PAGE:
Focal Length vs. shutter speed

Discussion in 'Lens Lust' started by danmab, Jul 20, 2007.

  1. danmab


    Apr 26, 2007
    I've been trying to wrap my head around this, and I think it's fairly obvious but I can't pinpoint why.

    We all know the general "rule" of setting your shutter speed to the equivelant of your focal length (i.e. a 200mm lens should be at least set to 1/200sec) to essentially freeze action.

    So let's say you have an 85mm & a 300mm. Given a moving object that stays constant from the lens, I would assume the 85mm set at 1/300 freezes the action better than the 300mm set to 1/300.

    If we say the 300mm is 353% "larger" than the 85mm, does that mean the 300mm should be set to at least 1/1000 to have the same frozen action?

    Sorry if this is confusing' that's probably why I can't seem to logically piece it out.
  2. It's not freezing action per se, that your shutter speed factor is to consider. Depending on what you are shooting, 1/300 may not be fast enough to shoot fast moving objects like Cars or boats. It may not even be fast enough to "stop" the action of some people sports (but it should).

    The 1/shutter speed is to reduce the risk of blur from unsteady hands. The longer the focal length the more apt for vibration to show up in the image.

    That's why VR is making a push. It helps people get useable and perhaps quality images from a 300mm lens at shutters speeds less than 1/300th of a seconds hand held.

    Certainly the faster the shutter speed, the better the opportunity to catch both fast moving action and reduce (perhaps eliminate) vibration from the shooter.

    Hope this helps.
  3. TimK


    Apr 17, 2006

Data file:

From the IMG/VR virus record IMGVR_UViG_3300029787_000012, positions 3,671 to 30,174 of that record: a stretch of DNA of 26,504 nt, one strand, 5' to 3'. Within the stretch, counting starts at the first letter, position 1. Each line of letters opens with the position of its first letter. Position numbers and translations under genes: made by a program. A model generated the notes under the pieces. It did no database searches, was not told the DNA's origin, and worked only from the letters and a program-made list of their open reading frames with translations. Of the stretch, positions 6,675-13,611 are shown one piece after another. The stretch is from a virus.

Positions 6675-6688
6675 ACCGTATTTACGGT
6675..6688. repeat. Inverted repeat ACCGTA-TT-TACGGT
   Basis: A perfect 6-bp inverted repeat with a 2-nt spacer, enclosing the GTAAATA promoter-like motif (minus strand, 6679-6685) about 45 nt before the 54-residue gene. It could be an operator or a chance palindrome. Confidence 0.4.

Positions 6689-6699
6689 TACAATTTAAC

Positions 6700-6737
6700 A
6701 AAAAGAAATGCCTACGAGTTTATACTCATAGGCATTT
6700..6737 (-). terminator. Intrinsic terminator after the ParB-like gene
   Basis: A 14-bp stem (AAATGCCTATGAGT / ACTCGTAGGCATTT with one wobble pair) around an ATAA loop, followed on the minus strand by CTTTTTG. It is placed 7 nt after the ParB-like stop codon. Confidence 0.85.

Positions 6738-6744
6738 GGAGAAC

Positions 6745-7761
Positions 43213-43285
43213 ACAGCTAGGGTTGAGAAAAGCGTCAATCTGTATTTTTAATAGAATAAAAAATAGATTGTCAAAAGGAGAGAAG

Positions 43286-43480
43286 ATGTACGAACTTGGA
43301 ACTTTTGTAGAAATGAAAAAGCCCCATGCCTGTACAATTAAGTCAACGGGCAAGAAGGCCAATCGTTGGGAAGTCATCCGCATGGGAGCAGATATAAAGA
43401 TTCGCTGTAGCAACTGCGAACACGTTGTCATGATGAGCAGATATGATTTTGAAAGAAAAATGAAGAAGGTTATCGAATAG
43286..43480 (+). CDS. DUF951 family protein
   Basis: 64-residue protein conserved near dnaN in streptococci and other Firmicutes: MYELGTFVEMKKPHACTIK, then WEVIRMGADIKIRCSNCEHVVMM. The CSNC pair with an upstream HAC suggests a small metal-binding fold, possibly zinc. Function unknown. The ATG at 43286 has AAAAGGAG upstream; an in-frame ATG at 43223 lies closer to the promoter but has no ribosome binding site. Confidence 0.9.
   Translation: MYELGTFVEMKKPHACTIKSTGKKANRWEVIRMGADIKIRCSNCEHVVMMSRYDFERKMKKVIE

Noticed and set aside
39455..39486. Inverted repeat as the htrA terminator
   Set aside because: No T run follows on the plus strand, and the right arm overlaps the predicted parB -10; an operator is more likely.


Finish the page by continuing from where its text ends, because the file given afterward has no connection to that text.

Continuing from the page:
Hong Kong, China
    Because of the magnification, longer lens will exaggerate vibration caused by unstable hands/tripods. etc. Hence faster shutter speed will be needed.
  4. davidzvi


    Apr 30, 2005
    What action are you talking about? Lens vibration action or the action of what you are trying to photograph?

    The 1/mm is a general rule for being able to hand hold at a given shutter speed. I could be wrong (and often am) but I don't recall a rule like you describe for freezing action of the subject.
  5. cotdt


    Jul 14, 2007
    Bay Area, USA
    Last edited by a moderator: Mar 15, 2017
  6. mood


    Jun 27, 2007
    suburbia, ny
    I think it depends on the size of the lens
    my 80-200 for sharp shots needs to be 400 and up
    fortunately with 2.8, its not too hard for what i shoot, otherwise i use a tripod

    my 35 f2 , obviously is sharp at much lower ss

    I agree also this has nothing to do with freezing action, just blur from shake
  7. I wouldn't worry about this rule (really more of a guideline) as far as "freezing action" goes. TimK is right in that the increased magnification means you're viewing a smaller area through a longer lens, so you'll notice shake that much easier. I could photograph something moving really quickly (right in front of me) with a 12 mm focal length, and 1/12 of a second isn't going to freeze it in the frame - I'm going to see blur.
  8. davidzvi


    Apr 30, 2005
    I don't mean to say you have to shoot at 1/mm to get a clear shot. It's just a general rule of thumb.
    Last edited by a moderator: Mar 15, 2017
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